And I tell you, being frustrated about being unable to start work is frustrating in itself. No-one actually wants to work! I don’t want to work! But I have to work. ANd I can’t work. And I want work to start so I can finish. Arghhh – I get frustrated just thinking about it!
Solution? Drop the kids at school yourself, take your laptop and 3G phone, go to a cafe, grab a coffee and logon and start working! No interruptions. No unforeseen delays. Just crack into it and get those initial emails and quick tasks done! Sure, it’s not the best for writing and testing complicated code, but it is perfect for cracking through the initial hour or two of work faff.
Rule 3. Use a To Do list
It’s not time management, it’s interruption management! The To Do list is my saviour. One list with all of my tasks on it. Tasks to be done this week tagged. Tasks to be done today tagged. At the beginning of the day review the this week list and move any to the today list. Spend the rest of the day working through the today list. Anything that comes in during the day gets put on the list and, if required, tagged this week or today.
I use TaskPaper on the Mac for this. It’s clean, fast and simple; your ToDo list is a TXT file which you can manipulate with an Text Editor if you need to. I share the list across all of my machines via DropBox. It’s my single, global list. If only I had a DropBox folder in my head…
Rule 4. Interrupted? Write down what you were about to do!
More interruption management. If my wife pokes her head in the door for a quick word, I take a moment and write down what I was about to do. Write it on a piece of paper, in a TXT document or on a PostIt. Just write it down! Sometimes that quick word can take half an hour and then I’m scratching my head wondering what that brilliant idea was, that I was about to execute.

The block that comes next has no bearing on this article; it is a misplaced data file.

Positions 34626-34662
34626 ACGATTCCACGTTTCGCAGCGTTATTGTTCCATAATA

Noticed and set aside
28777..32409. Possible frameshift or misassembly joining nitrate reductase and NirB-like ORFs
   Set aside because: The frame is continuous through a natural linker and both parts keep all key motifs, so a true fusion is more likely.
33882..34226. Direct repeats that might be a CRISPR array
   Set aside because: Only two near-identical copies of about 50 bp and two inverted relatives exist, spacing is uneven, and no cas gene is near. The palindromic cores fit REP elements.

Rule 5. Work in the back of the car
Inevitably you’ll be required for kid duty during the work day. A club here, a music lesson there. Shuttling kids from somewhere to somewhere else with an interminable wait in-between. Get yourself a 3G phone and take your laptop. I get some of my best work done during the 90 mins my kids are at drama class on a Wednesday afternoon. I take the people-mover, a drink bottle, a coffee, and my laptop and set myself up in the backseat in the carpark. I tether the laptop to my phone, and I’m away! It’s a good idea to prepare for this earlier in the day by keeping some work aside that is easily done on the smaller laptop screen – working on a Word document is perfect. Having a laptop with a good battery life, a hi-res screen and a quick power-up helps – a 13 inch MacBook Air with its 1440 x 900 screen does the job for me.
Rule 6. Get more sleep
For starters, Rule 1 (Exercise before dawn) is very hard to implement if you haven’t had enough sleep. But more importantly, with young kids and work stress and life stress, it is vital (for me) to try and get more sleep. I know I haven’t had enough when I lose my patience and start to get cranky. Life’s to enjoy. Better that I get an extra hour of sleep and enjoy it, and allow everyone around me to enjoy it too. It’s amazing how relaxed you can be in the most stressful situations if you’ve had a good nights sleep!